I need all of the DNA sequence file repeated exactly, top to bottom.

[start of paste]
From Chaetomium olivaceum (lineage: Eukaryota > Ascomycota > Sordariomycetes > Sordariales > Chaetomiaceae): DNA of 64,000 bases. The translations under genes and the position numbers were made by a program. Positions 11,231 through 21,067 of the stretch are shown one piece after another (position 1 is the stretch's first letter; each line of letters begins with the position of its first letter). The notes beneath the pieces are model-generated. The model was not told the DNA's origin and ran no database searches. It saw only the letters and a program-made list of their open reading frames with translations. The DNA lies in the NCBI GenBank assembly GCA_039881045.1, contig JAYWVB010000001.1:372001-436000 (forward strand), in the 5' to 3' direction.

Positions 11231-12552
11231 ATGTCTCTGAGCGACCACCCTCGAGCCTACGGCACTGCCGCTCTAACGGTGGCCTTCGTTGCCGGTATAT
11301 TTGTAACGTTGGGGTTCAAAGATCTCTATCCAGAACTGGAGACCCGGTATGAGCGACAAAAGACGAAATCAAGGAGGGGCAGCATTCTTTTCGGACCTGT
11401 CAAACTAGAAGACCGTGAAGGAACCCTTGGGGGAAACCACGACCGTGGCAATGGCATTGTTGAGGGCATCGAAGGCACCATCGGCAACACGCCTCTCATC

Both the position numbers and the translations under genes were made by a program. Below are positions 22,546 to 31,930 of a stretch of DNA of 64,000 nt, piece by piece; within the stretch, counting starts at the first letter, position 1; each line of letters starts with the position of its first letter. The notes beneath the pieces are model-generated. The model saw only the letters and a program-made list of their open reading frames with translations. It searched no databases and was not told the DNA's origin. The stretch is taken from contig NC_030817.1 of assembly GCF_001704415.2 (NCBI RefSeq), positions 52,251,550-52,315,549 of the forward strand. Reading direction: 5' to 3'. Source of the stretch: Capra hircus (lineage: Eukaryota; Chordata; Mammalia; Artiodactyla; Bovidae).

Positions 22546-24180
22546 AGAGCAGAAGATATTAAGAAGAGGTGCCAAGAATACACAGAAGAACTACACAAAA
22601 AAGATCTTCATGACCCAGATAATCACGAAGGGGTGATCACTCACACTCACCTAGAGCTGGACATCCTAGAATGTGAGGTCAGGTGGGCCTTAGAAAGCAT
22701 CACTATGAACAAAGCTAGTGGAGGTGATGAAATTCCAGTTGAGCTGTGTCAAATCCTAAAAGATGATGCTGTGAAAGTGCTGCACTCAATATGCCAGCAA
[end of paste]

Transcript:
From Chaetomium olivaceum (lineage: Eukaryota > Ascomycota > Sordariomycetes > Sordariales > Chaetomiaceae): DNA of 64,000 bases. The translations under genes and the position numbers were made by a program. Positions 11,231 through 21,067 of the stretch are shown one piece after another (position 1 is the stretch's first letter; each line of letters begins with the position of its first letter). The notes beneath the pieces are model-generated. The model was not told the DNA's origin and ran no database searches. It saw only the letters and a program-made list of their open reading frames with translations. The DNA lies in the NCBI GenBank assembly GCA_039881045.1, contig JAYWVB010000001.1:372001-436000 (forward strand), in the 5' to 3' direction.

Positions 11231-12552
11231 ATGTCTCTGAGCGACCACCCTCGAGCCTACGGCACTGCCGCTCTAACGGTGGCCTTCGTTGCCGGTATAT
11301 TTGTAACGTTGGGGTTCAAAGATCTCTATCCAGAACTGGAGACCCGGTATGAGCGACAAAAGACGAAATCAAGGAGGGGCAGCATTCTTTTCGGACCTGT
11401 CAAACTAGAAGACCGTGAAGGAACCCTTGGGGGAAACCACGACCGTGGCAATGGCATTGTTGAGGGCATCGAAGGCACCATCGGCAACACGCCTCTCATC

Both the position numbers and the translations under genes were made by a program. Below are positions 22,546 to 31,930 of a stretch of DNA of 64,000 nt, piece by piece; within the stretch, counting starts at the first letter, position 1; each line of letters starts with the position of its first letter. The notes beneath the pieces are model-generated. The model saw only the letters and a program-made list of their open reading frames with translations. It searched no databases and was not told the DNA's origin. The stretch is taken from contig NC_030817.1 of assembly GCF_001704415.2 (NCBI RefSeq), positions 52,251,550-52,315,549 of the forward strand. Reading direction: 5' to 3'. Source of the stretch: Capra hircus (lineage: Eukaryota; Chordata; Mammalia; Artiodactyla; Bovidae).

Positions 22546-24180
22546 AGAGCAGAAGATATTAAGAAGAGGTGCCAAGAATACACAGAAGAACTACACAAAA
22601 AAGATCTTCATGACCCAGATAATCACGAAGGGGTGATCACTCACACTCACCTAGAGCTGGACATCCTAGAATGTGAGGTCAGGTGGGCCTTAGAAAGCAT
22701 CACTATGAACAAAGCTAGTGGAGGTGATGAAATTCCAGTTGAGCTGTGTCAAATCCTAAAAGATGATGCTGTGAAAGTGCTGCACTCAATATGCCAGCAA